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Enter the characters you see below Sorry, we just need to make sure you’p&g pp1a programmer not a robot. Jump to navigation Jump to search This article is about the film type. Not to be confused with Bee Movie.

A B movie or B film is a low-budget commercial movie, but not an arthouse film. In either usage, most B movies represent a particular genre—the Western was a Golden Age B movie staple, while low-budget science-fiction and horror films became more popular in the 1950s. Latter-day B movies still sometimes inspire multiple sequels, but series are less common. As the average running time of top-of-the-line films increased, so did that of B pictures. From their beginnings to the present day, B movies have provided opportunities both for those coming up in the profession and others whose careers are waning. Celebrated filmmakers such as Anthony Mann and Jonathan Demme learned their craft in B movies.

Soon, director Frank Capra’s association with Columbia would help vault the studio toward Hollywood’s major leagues. With the widespread arrival of sound film in American theaters in 1929, many independent exhibitors began dropping the then-dominant presentation model, which involved live acts and a broad variety of shorts before a single featured film. The major studios, at first resistant to the double feature, soon adapted. All established B units to provide films for the expanding second-feature market. Block booking became standard practice: to get access to a studio’s attractive A pictures, many theaters were obliged to rent the company’s entire output for a season.

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In the standard Golden Age model, the industry’s top product, the A films, premiered at a small number of select first-run houses in major cities. Double features were not the rule at these prestigious venues. As described by Edward Jay Epstein, “During these first runs, films got their reviews, garnered publicity, and generated the word of mouth that served as the principal form of advertising. The introduction of sound had driven costs higher: by 1930, the average U.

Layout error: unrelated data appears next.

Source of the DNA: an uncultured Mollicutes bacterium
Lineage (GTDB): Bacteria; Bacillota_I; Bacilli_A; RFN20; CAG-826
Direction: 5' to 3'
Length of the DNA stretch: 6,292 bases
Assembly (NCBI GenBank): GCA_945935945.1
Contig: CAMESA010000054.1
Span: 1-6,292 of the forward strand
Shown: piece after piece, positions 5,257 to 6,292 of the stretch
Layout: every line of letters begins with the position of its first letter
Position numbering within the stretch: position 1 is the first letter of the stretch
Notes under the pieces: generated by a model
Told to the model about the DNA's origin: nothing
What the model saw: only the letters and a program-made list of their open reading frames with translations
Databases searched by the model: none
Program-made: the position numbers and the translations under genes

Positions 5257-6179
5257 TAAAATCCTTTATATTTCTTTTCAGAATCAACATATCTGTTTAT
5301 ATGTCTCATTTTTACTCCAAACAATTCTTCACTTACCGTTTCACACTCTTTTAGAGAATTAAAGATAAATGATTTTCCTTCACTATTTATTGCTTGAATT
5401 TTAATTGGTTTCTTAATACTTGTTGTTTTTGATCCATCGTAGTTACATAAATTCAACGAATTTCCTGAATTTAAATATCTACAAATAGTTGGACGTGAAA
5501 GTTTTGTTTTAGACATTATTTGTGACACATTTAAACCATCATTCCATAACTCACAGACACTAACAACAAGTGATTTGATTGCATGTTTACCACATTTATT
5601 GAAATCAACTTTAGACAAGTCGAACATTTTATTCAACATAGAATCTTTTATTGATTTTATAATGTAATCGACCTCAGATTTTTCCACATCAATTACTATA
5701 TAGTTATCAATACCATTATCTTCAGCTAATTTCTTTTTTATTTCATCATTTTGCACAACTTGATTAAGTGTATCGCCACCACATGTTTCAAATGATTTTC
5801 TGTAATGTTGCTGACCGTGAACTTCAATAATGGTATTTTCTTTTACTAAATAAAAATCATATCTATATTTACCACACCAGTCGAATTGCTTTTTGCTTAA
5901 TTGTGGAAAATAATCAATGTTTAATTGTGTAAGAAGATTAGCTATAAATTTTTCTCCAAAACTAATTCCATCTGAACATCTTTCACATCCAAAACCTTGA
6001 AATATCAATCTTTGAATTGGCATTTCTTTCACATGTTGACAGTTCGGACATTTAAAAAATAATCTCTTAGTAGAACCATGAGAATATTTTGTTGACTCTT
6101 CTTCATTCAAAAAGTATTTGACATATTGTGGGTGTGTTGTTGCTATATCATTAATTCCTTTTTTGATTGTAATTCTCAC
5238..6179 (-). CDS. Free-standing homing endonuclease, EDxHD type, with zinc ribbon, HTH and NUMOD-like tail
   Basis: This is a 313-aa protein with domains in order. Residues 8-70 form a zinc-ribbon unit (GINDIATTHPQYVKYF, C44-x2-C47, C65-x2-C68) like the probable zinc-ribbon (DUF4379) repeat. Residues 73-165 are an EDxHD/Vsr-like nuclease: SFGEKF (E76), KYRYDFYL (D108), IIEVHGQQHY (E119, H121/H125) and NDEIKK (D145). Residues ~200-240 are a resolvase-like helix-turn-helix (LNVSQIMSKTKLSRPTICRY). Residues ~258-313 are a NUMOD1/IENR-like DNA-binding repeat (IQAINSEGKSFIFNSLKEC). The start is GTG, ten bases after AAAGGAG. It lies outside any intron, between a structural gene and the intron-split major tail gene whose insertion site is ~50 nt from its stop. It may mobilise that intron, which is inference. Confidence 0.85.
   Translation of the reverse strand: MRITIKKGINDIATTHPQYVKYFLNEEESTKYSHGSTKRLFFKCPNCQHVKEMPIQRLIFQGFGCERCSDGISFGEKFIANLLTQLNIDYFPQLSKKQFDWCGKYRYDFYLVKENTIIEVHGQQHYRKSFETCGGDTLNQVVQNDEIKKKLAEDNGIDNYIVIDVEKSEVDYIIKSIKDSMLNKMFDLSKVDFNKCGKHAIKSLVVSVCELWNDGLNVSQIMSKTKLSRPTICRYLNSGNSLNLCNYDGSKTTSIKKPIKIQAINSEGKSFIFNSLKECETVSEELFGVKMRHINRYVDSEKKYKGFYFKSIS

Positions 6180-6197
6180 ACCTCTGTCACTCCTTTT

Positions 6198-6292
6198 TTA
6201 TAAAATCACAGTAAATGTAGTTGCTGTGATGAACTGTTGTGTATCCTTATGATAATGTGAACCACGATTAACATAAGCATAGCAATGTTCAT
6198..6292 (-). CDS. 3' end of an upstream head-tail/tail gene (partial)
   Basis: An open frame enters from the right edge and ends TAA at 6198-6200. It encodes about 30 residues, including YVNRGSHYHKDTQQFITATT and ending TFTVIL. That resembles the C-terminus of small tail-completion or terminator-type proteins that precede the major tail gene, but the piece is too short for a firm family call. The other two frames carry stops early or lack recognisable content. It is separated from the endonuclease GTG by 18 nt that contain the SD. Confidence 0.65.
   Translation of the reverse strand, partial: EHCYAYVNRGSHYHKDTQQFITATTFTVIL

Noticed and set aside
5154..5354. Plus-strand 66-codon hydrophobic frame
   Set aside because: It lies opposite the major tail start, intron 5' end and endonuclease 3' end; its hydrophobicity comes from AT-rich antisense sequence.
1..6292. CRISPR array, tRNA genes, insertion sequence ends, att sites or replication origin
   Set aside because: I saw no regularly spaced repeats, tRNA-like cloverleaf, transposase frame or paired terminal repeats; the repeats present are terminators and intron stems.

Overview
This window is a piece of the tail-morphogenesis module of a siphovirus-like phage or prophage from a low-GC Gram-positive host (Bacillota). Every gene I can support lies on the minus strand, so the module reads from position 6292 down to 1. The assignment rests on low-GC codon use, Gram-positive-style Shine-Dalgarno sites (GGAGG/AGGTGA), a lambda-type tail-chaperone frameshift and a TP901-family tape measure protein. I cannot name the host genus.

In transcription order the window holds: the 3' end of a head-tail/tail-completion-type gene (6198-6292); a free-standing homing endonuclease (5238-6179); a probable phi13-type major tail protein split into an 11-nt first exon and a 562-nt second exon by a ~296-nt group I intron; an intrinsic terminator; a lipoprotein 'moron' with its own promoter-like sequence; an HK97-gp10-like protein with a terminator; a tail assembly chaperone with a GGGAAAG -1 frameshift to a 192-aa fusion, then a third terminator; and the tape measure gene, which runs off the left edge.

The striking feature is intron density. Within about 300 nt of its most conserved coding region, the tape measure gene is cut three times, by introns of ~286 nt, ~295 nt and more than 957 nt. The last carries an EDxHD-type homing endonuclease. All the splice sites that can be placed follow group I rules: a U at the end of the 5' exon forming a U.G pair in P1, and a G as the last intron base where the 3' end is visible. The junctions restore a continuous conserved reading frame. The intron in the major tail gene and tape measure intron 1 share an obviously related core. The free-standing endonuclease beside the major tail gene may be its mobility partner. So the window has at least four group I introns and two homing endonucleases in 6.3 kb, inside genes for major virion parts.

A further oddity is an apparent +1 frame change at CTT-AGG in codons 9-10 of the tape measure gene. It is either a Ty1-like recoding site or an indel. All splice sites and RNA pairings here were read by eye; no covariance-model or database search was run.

A broad range of motion pictures occupied the B category. A number of the top Poverty Row firms consolidated: Sono Art joined another company to create Monogram Pictures early in the decade. In 1935, Monogram, Mascot, and several smaller studios merged to establish Republic Pictures. The former heads of Monogram soon sold off their Republic shares and set up a new Monogram production house. Taves estimates that half of the films produced by the eight majors in the 1930s were B movies. Calculating in the three hundred or so films made annually by the many Poverty Row firms, approximately 75 percent of Hollywood movies from the decade, more than four thousand pictures, are classifiable as Bs.

The Western was by far the predominant B genre in both the 1930s and, to a lesser degree, the 1940s. Series of various genres, featuring recurrent, title-worthy characters or name actors in familiar roles, were particularly popular during the first decade of sound film. Fox’s many B series, for instance, included Charlie Chan mysteries, Ritz Brothers comedies, and musicals with child star Jane Withers. 400,000, a negligible increase over ten years.

Considerations beside cost made the line between A and B movies ambiguous. Particularly in the realm of film noir, A pictures sometimes echoed visual styles generally associated with cheaper films. Programmers, with their flexible exhibition role, were ambiguous by definition. Often marketed as pure sensationalism, many films noir also possessed great visual beauty. Robert Smith, is “resplendent with velvety blacks, mists, netting, and other expressive accessories of poetic noir decor and lighting. In the 1940s, RKO stood out among the industry’s Big Five for its focus on B pictures.

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